• This site uses cookies. By continuing to use this site, you are agreeing to our use of cookies. Learn more.
  • PLEASE: Read the FORUM RULES BEFORE registering!

First post and first project!

Mxmark4

Iron
Registered Member
#1
So i have been trolling around here but was unsure of what to post, and basically had a lathe sitting with no tooling to work on anything. I got a steal on this grizzly mini lathe,but found the three inch chuck was worthless. A quick call to little machine shop got me a 5 inch chuck, qctp, and some basic tooling coming. After a long day working on a subaru( my real job) i had inspiration for my first project. I built a cam seal installer for the ej series engines subaru has used for years. I measured the cam diameter of the car on my lift at work, and once I got home I got my new lathe parts installed and got to cutting. Center drilled a piece of aluminum and then opened it up to size with a boring bar. What a slow process compared to the old south bend I got to use back in high school. After getting my piece bored to the correct diameter, i parted it off. Yet another process that took way longer than expected. All in all not a bad way to start my machining experience.
 

terrywerm

New Member Liaison
Staff member
H-M Supporter-Premium
#2
Welcome to H-M! Necessity is the mother of invention, as they say, and you have proven that to be so. Good to see that you jumped right in when there was a need. Before you know it you'll be making more complicated projects.
 

Mxmark4

Iron
Registered Member
#4
Now for a stupid question. Anybody knowhow i can get more height adjustment out of an oxa tormach tool post? I cant seem to get my quick change holders to slide all the way down to the bottom of the tool post
 

terrywerm

New Member Liaison
Staff member
H-M Supporter-Premium
#5
No such thing as a stupid question! The only thing that I can think of is that the stud on which the adjustment nut resides is too short, but that seems a little odd to me. So, I assume that you have already screwed the adjustment and lock nuts further up the stud. If something else is creating the interference and preventing the tool holder from sliding all the way down, start looking for burrs and such that might be creating the problem.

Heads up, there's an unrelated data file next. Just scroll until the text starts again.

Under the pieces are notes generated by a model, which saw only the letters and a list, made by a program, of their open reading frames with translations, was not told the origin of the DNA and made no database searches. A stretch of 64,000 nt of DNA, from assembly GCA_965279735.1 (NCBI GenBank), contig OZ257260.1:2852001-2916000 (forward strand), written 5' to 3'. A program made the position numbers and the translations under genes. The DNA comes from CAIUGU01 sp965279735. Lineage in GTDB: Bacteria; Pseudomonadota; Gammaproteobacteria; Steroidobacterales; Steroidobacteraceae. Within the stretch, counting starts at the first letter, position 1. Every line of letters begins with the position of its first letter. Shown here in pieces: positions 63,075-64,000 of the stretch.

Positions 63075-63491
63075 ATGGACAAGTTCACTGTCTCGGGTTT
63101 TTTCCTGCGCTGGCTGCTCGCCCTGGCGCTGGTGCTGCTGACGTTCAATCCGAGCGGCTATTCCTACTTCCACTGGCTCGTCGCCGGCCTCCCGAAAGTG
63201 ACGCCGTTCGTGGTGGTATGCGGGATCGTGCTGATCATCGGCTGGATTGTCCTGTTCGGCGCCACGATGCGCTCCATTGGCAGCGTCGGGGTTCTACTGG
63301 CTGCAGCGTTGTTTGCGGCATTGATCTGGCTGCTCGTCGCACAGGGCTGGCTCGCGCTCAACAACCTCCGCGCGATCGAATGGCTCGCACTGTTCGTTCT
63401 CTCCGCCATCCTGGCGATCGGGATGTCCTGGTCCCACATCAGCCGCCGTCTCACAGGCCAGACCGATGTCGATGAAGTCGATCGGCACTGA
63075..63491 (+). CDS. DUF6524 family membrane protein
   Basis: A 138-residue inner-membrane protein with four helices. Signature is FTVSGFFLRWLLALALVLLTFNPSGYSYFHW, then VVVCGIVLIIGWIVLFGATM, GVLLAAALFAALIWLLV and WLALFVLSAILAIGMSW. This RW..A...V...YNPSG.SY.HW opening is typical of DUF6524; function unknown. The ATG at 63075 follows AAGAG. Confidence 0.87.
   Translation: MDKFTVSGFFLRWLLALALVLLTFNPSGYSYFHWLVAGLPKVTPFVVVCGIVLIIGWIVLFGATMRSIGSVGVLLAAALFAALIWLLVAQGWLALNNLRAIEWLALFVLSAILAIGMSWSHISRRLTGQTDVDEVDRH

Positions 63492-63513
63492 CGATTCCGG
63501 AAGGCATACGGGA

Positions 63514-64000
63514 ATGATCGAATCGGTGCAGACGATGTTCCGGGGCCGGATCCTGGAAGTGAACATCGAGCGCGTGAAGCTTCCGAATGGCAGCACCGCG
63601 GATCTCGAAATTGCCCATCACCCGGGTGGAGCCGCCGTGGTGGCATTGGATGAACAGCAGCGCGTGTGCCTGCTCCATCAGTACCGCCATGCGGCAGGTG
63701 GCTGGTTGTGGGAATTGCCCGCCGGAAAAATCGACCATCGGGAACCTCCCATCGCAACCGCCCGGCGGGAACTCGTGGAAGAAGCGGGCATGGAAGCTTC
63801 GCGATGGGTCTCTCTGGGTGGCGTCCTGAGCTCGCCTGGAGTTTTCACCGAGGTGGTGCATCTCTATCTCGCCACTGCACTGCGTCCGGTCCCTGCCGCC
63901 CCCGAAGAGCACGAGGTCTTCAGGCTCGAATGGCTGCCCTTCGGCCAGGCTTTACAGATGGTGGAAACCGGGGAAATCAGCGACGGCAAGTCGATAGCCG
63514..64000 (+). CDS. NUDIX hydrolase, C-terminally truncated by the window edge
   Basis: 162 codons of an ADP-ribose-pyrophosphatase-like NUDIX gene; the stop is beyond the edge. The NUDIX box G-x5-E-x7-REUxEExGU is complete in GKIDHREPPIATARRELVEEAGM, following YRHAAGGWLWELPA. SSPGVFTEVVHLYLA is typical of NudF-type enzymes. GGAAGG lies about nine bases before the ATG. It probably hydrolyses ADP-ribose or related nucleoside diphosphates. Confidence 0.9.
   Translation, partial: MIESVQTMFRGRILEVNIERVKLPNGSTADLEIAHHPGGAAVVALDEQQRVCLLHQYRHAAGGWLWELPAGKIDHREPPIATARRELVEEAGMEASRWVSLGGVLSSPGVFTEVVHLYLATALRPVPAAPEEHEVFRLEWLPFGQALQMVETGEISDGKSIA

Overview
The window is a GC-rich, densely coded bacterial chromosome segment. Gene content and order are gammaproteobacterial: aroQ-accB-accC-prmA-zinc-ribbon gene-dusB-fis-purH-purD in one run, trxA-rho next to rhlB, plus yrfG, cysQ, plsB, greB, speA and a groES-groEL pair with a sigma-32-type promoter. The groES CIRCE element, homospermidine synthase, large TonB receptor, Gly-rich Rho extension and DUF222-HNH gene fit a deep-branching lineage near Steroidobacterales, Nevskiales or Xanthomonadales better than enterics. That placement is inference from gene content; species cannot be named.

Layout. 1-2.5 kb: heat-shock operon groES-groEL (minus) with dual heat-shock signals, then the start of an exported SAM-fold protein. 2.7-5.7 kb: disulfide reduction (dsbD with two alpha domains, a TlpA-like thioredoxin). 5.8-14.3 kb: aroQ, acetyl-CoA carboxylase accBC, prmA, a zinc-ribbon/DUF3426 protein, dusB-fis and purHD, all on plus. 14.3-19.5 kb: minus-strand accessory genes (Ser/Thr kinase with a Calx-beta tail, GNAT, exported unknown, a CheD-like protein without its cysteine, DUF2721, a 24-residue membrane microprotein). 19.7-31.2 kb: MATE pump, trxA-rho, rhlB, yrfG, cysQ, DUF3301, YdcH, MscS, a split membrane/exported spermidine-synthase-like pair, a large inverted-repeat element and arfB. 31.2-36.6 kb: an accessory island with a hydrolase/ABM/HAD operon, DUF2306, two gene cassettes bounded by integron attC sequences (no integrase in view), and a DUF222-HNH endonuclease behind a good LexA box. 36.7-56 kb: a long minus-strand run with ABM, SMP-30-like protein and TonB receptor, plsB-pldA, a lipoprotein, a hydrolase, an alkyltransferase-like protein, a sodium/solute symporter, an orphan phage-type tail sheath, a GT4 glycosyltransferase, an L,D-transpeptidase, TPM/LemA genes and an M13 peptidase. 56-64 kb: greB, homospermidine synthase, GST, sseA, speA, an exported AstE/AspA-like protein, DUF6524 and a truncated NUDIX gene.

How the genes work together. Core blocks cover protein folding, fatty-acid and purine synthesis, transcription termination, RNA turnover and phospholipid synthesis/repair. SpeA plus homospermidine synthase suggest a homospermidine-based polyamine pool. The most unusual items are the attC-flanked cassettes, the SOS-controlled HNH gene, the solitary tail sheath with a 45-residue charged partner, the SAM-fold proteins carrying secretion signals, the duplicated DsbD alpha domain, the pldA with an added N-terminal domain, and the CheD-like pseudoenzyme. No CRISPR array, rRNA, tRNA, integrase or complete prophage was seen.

Does each toolholder stop at the same place on the toolpost?
 

Mxmark4

Iron
Registered Member
#6
So were the adjustment nut a snake it would have bit me. I walked back out to garage after posting that and immediately saw what was holding me too high. Was an issue last night when i made the part and was an issue this morning during parting. At least now i know so I can move forward having learned one thing today!
 

terrywerm

New Member Liaison
Staff member
H-M Supporter-Premium
#7
Excellent!! Learning is what this place is all about! Glad to know that you're moving forward, we'll be looking forward to hearing more from you in the future. Don't be bashful, we were all new to this at one time or another, except for Bill Gruby. He was born with a file in one hand and a micrometer in the other. :D
 

terrywerm

New Member Liaison
Staff member
H-M Supporter-Premium
#8
Here is a trick for correctly setting the height of your cutting tool:
First, make absolutely sure that the lathe is shut off.
Next, using a machinists pocket rule or similar piece of thin flat stock, place it between the lathe tool bit and the work, and move the cross slide toward the work until there is just enough pressure to hold the rule in place against the work. If the rule is standing straight up and down, the tool is at the correct height. If the top of the rule is leaning toward you, the tool is too low, and obviously is too high if the rule is leaning away from you.